Information About Risks of IoT in Healthcare and Security Recommendations

The Health Sector Cybersecurity Coordination Center (HC3) has posted a security notification cautioning the healthcare and public health industry regarding the risks related to Internet of Things (IoT) devices as well as suggestions for strengthening IoT devices’ security.

The Internet of Things (IoT) pertains to physical gadgets that have the functionality to swap data or link to other gadgets online. Presently, there are approximately 7 billion gadgets that are linked via IoT. The use of IoT devices is likely to grow to 20 billion devices globally by 2025. These gadgets have sensors that gather data and connect online and consist of a broad range of “smart” appliances like TVs, washing machines, Amazon Echo devices, doorbell cameras, wearable devices, and voice controllers. IoT devices are employed in industrial fields and a lot of medical devices employ IoT. Although there were significant improvements in IoT technology nowadays to make the technology less expensive and readily available, the primary architectural levels have mostly stayed the same and there is increasing concern that the devices can give a quick access point into healthcare systems.

The Threat of Cyberattacks Taking Advantage of Weak IoT Security

There is increasing concern about the safety of IoT and the threat of cyberattacks taking advantage of IoT vulnerabilities. These attacks can be launched as distributed Denial of Service (DDoS) attacks, which send massive traffic to IoT networks to avert communications. Threat actors target IoT devices to include them to botnets for performing massive DDoS attacks on web apps.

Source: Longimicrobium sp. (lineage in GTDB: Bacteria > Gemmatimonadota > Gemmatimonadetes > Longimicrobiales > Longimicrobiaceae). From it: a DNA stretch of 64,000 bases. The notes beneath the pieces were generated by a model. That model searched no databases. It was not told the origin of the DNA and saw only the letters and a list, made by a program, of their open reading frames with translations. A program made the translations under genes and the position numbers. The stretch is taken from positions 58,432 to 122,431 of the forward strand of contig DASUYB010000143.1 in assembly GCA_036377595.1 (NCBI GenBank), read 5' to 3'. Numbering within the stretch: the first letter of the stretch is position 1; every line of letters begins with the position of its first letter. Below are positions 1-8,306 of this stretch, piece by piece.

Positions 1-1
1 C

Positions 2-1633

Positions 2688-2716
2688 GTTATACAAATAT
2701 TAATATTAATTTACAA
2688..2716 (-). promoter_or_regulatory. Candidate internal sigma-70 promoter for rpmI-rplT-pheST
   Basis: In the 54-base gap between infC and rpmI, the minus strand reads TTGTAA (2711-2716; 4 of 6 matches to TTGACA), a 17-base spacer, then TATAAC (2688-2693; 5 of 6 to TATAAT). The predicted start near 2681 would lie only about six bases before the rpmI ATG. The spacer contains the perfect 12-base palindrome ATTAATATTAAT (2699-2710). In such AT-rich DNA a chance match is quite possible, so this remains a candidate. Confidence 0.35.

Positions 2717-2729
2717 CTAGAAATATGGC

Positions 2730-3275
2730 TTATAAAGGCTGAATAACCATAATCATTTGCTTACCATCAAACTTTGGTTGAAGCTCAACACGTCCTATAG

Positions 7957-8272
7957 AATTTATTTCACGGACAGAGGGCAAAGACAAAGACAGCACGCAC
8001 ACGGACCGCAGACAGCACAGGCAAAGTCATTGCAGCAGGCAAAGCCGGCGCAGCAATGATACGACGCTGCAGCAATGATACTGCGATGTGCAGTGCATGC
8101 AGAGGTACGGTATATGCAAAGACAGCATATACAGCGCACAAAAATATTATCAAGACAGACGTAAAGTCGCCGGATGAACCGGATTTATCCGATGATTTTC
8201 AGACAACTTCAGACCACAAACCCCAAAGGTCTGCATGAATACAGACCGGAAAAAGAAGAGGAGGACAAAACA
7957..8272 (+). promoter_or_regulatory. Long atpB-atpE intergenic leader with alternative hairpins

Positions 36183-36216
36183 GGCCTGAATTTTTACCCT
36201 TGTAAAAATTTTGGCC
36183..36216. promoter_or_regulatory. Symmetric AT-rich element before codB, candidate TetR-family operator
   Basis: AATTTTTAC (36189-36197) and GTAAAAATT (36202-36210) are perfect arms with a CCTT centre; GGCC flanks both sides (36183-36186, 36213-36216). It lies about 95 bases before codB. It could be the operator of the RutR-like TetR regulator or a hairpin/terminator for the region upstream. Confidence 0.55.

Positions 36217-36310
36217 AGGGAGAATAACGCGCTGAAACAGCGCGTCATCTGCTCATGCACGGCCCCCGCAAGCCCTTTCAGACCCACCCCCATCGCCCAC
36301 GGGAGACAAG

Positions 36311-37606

Man-in-the-middle attacks may happen, where bad actors bug on legit communications and steal sensitive information or tinker with communications. As with software programs, bad actors may identify vulnerabilities that could be exploited to acquire unauthorized access to the gadgets. In the healthcare sector, IoT medical devices may be accessed, the capabilities of the devices altered to harm patients, or sensitive patient data can be stolen.

Although it is a common security practice to alter all devices’ default passwords, IoT devices usually keep factory configurations, which include default passwords. Therefore, devices become at risk of brute force attacks, which can allow threat actors to access the systems connected to the devices.

When IoT devices aren’t physically secured, they can be meddled with or installed with malware. The software on the devices could be hijacked by forcing updates and doctored software, malware, or malicious drivers will be downloaded.

How to Reduce Threat from IoT Devices in Healthcare

The high percentage of usage of IoT devices in healthcare has increased the attack surface significantly, providing threat actors a bigger selection of devices to attack to obtain access to healthcare systems. In case healthcare companies have a flat system, where IoT devices, standard IT devices, and operational technology (OT) are all on a similar network, getting access to an IoT device can enable a threat actor to move side to side and gain access to all devices linked to the network. This is a big security threat, particularly with the comparably insufficient security on IoT devices.

One important action to take to enhance security is to have network segmentation to lessen the attack surface. Network segmentation requires dividing the network into zones or subnetworks. This can minimize congestion and restrict failures. It also confines lateral movement. Whenever a compromise of an IoT device happens, it cannot be employed for accessing other areas of the network.

HC3 recommended the following actions to reduce the threat from IoT devices:

  • Modify default configurations – Default configurations on routers must be modified together with the privacy and security configurations on every IoT device.
  • Do not use Universal Plug and Play (UPnP) – UPnP can make office equipment susceptible to cyberattacks.
  • Use strong passwords – Default passwords ought to be modified, and a unique, strong password must be employed for every device to minimize the chance of brute force attacks.
  • All software programs and firmware must be updated. The most recent releases offer fixes for active exploits and vulnerabilities.
  • Follow zero trust – Follow the zero trust principle. This means nothing is inherently trustworthy, even when it is inside the network. Restrict access to resources to a few people who need access to carry out their job responsibilities.